"How Can We Lose When We're So Sincere?"

I had a chemistry professor in Ateneo who taught me not just chemistry but also some nuggets of wisdom. Back then, rallies against the Marcos administration were widespread. This professor reminded me that sincerity was never enough. Competence was equally necessary. Sincere ignorance and conscientious stupidity were dangerous. With this reminder, he also cited a strip from Charlie Brown, "How can we lose when we're so sincere?" Aquino obviously had made serious errors during his administration. Without careful vetting, Aquino appointed a Chief Justice to the Supreme Court that later would be ousted by a quo warranto petition. Aquino also rushed a mass vaccination program against Dengue, disregarding the proper protocols and ignoring the advice of experts. And in basic education, Aquino plunged the nation into a new K-12 curriculum without careful preparation and analysis and with total disregard for the resources necessary.

Above copied from
The Comics Section

One glaring example of Aquino's incompetence on basic education was his desire to equip every Filipino student a tablet instead of a textbook:



His reasoning was based on his perception that if materials are online, errors could be easily corrected. To this, I previously wrote on this blog:
Technology can be an enabler - this is really the nature of technology. In education, technology can help enliven a class. Seeing a Cisco ad that shows students from two different countries interact through a webcam is an example. Replacing textbooks, replacing teachers - this is entirely different. The fact that content can be changed instantly is not purely an advantage. Of all the technology that is here in the US, it is amazing that applying and closing a mortgage still involves a thick set of papers that need to be read and signed. There is permanence in documents that are printed on paper. The cost of changing things makes it more important to be thorough and careful in the production. The fact that revisions are seen to be a lot easier and simpler to do in the future only caters to carelessness. There is no need to be particularly concerned with spelling and grammar when writing articles in this blog, for example. It does not cost that much because it can be easily erased. In fact, in a fraction of a second, this entire blog could easily disappear.
Actually, even if I erase this blog, there are numerous cached copies out there. It is one reason why "fake news" is such a big concern nowadays. Misinformation is occurring online, where it spreads quite fast, and is, in reality, more difficult to rectify.

Antonio Go, in a recent opinion published on the Inquirer, reminds us just once again of the numerous errors on learning materials provided to students in the Philippines:

The 363-page Grade 3 “English Learner’s Material” written by 15 “authors” and reviewed by three “reviewers” has 430 errors, while the Grade 3 “Araling Panlipunan Learner’s Material” written by Manalo, Capunitan, Galarosa and Sampang — a veritable joke book that is so funny simply because of its sheer stupidity — contains 1,308 errors!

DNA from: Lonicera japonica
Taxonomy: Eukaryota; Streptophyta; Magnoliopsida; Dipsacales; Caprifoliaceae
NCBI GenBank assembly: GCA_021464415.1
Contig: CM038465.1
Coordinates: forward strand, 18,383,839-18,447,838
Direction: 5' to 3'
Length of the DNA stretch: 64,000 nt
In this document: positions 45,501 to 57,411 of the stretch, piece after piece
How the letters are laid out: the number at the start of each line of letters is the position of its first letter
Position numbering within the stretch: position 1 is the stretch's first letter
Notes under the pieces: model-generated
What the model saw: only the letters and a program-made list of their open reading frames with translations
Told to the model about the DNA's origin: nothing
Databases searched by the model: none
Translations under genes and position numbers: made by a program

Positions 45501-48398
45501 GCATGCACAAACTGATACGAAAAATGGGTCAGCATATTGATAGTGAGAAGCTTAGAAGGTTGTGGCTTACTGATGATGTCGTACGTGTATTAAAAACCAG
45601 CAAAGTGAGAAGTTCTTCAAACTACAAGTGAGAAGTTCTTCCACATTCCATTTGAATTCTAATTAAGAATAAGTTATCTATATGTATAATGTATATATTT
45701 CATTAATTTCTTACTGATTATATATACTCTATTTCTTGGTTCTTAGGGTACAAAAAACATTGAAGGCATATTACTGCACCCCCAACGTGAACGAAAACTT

Here are some of those errors:
  • Manila is near the equator that’s why its temperature is low and sometimes it rises.
  • The Philippines is an island of 7,100 islands.
  • Palay is the main food of Filipinos.
  • The Pasig River flows through many rivers before it exits into Manila Bay.
  • Negritoes first inhabited Romblon in 1870; the Panays and the Bicols also lived there in 1870.
  • The KIPLING is a thin biscuit made from rice; houses in Lucban are filled with decorative KIPLING.
  • The waterfalls of Laguna are vast.
  • The Japanese soldier Hiroo Onoda hid in the jungles of Lubang Island in 1974.
  • Places that have the biggest population have the most number of people.
  • Taal Volcano is immersed in Taal Lake.
  • Mt. Pinatubo is located in Zambales and Pampanga.
  • Pants made of silk are worn by male fishermen and farmers of Mindoro.
  • The government, which wants to hasten the production of people, is responsible for erecting streets and piers for airplanes and ships.
  • The mayor did many things such as muddy cement and dilapidated roads.
  • Identify the provincial leaders who were NOT ELECTED by the people.
  • People from India are called Bombay.
  • Agta children do not wash their hands before eating.
  • Mangyan children do not take a bath.
  • Our ancestors hung jewelry in between their teeth.
  • From Laguna the highway will pass going to Quezon.
  • We ride vehicles to get to our schools which use oil to run.
  • Batangas and Bataan, which are rich in marine resources, are brought to the market.
  • The product of a province may be textile factories.
  • A large portion of the egg comes from Batangas because of its poultries.


These are the errors now read by Filipino children. Indeed, sincere ignorance and conscientious stupidity are dangerous.


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